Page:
would devise certain forms of human embryos, that would fall within the
trade secret area, and there could be a market in them which would make
us I think no less unhappy than we would be if we had a blatant patent
on one of these things.
CHAIRMAN KASS: Steven Holtzman.
MR. HOLTZMAN: I want to fully endorse the inquiry that Michael is suggesting,
because that is the inquiry, and I think talking about things being symbolic
as I said to you on the phone and in my slide, it is about the meaning
of these social practices.
And with the revolution in biology, the whole way we come to understand
ourselves and how we stand in relation to each other, ourselves, and nature,
gets changed, or at least gets challenged. Let's put it that way, and
the social practices we adopt affect who we are in the society that we
decide to make, and that is the question in front of us.
What I would encourage the council and with all due respect, I find focusing
our patents spitting out the sound bytes, and distorting what was in the
University of Missouri claims, and distorting what is in TRIPS, to make
more sound bytes, it just doesn't contribute to an enlightened dialogue
that will get us beyond where we stand today and have stood for the last
And so I would encourage that we get down and we talk about do we want
embryos to be bought and sold, and if so, under what conditions, under
what kinds of regulations, and what are the implications of that for children.
Think through the broad range of cases. I would submit to you hat when
you think of an embryo, we have a different picture of an embryo, just
as we have a different picture of a family, that corresponds to 20, 30,
50 years ago, and what it is today.
It is not saying that today is right, and maybe what we want to do is
try to go backwards, and we have to confront those facts, as opposed to
flipping out just sound bytes.
MR. KIMBRELL: I certainly don't think that part of that dialogue should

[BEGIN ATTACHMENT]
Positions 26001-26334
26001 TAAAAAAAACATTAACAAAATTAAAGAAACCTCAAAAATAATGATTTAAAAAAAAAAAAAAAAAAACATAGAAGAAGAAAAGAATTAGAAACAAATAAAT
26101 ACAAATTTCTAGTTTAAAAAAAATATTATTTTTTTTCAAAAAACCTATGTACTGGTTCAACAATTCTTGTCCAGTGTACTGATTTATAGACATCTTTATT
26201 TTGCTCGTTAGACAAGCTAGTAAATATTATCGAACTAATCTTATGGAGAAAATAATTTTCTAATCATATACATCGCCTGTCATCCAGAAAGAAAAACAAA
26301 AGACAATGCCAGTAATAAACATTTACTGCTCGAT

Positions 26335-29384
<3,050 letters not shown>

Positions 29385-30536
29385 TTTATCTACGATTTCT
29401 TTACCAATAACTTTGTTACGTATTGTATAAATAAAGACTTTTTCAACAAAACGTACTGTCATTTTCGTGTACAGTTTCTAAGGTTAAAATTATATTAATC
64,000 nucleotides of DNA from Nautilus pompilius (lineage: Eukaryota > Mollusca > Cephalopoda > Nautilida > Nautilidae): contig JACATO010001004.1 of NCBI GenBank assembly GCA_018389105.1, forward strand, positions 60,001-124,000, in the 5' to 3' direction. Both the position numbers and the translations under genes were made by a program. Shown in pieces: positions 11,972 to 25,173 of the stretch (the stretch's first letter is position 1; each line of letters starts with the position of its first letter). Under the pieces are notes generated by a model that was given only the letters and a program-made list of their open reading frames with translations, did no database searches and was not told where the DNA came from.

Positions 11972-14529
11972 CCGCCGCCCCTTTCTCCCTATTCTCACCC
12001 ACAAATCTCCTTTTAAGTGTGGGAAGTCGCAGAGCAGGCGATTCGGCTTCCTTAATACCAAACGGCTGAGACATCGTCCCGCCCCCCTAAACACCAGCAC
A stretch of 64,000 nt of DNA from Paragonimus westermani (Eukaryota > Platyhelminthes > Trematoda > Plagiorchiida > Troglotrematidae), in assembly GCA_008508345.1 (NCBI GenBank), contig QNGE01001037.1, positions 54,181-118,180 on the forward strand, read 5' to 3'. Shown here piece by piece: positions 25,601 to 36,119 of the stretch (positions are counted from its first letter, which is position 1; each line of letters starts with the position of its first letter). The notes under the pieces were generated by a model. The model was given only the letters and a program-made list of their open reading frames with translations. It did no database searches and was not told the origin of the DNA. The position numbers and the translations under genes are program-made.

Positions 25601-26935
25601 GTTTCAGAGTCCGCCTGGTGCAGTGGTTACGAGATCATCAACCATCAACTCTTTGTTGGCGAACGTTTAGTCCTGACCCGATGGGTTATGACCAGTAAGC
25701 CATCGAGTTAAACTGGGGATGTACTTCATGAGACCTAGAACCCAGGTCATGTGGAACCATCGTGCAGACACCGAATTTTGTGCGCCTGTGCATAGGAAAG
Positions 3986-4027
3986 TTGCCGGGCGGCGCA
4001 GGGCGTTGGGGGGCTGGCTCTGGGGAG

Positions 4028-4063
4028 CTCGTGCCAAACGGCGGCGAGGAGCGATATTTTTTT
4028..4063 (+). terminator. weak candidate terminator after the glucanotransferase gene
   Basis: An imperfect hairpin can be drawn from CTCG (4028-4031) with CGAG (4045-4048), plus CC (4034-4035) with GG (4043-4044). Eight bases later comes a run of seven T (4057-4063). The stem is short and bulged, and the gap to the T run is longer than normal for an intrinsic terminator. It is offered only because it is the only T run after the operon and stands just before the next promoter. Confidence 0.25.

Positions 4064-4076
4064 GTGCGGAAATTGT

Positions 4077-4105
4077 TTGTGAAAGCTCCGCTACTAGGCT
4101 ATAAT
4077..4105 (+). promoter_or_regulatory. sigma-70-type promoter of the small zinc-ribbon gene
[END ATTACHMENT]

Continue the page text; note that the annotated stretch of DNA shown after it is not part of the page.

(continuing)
be ad hominem attacks, and I certainly don't think that anything
that I said was meant to be a sound byte, and the University of Missouri
and the patent attorneys who did that admitted that it did and was intended
MR. HOLTZMAN: There was no product claim in it, and —
(Simultaneous conversation, inaudible.)
MR. KIMBRELL: Second of all, I think that the biotechnology could be viewed
as a side issue. The vast majority, and I think it is very important to
examine the actual live patents that have been granted.
The vast majority are not on generically engineered organs. The vast majority
of plants have not been genetically engineered that have been patented.
The vast majority of animals that have been patented have not been genetically
engineered, and they are not products of recombinant DNA technology.
The vast majority of genes have not been genetically, Even the stem cells
that have been patented — up to this point, many of them have not been
genetically engineered. The vast majority of life forms have been patented
since Chakrabarty are not products of recombinant DNA technology.
So I think when you are looking at this patenting issue, I totally agree
that it is not synonymous with the biotechnology industry and it should
not be viewed as a vote on biotechnology. It should be viewed as a very
important ethical question on whether we want to legally define life within
Section 101 definitions.
It is not just a legal issue. It is an ethical issue, and I think a very
worthy one, and as the stakes get higher and higher, a critical one for
this group. And I think to ignore this issue may be convenient, but I
think it is going to lead to problems, extremely difficult ethical problems
in the future.
CHAIRMAN KASS: Robby George and then Gil.
DR. GEORGE: I wanted to explore a little bit with Professor Rai the
constitutional question, the one area in which you were suggesting that
we have an exception and the question of patenting could raise constitutional
And I am curious at getting at the details of why that should be, and
then why only that should be, and at the heart of it I think is the distinction
that you are drawing between human beings — three categories — human
beings, or full human beings I think you said, embryos, and fetuses, and
then parts of human beings, such as organs and genes, and so forth.
And I certainly understand the distinction between a human being and a
part of a human being, and I think that is a biological distinction and
can be fully and accurately described as such. It is that intermediate
category that has vexed us in our discussions on other issues as well.
Because it seems to me straightforwardly that the embryonic or fetal —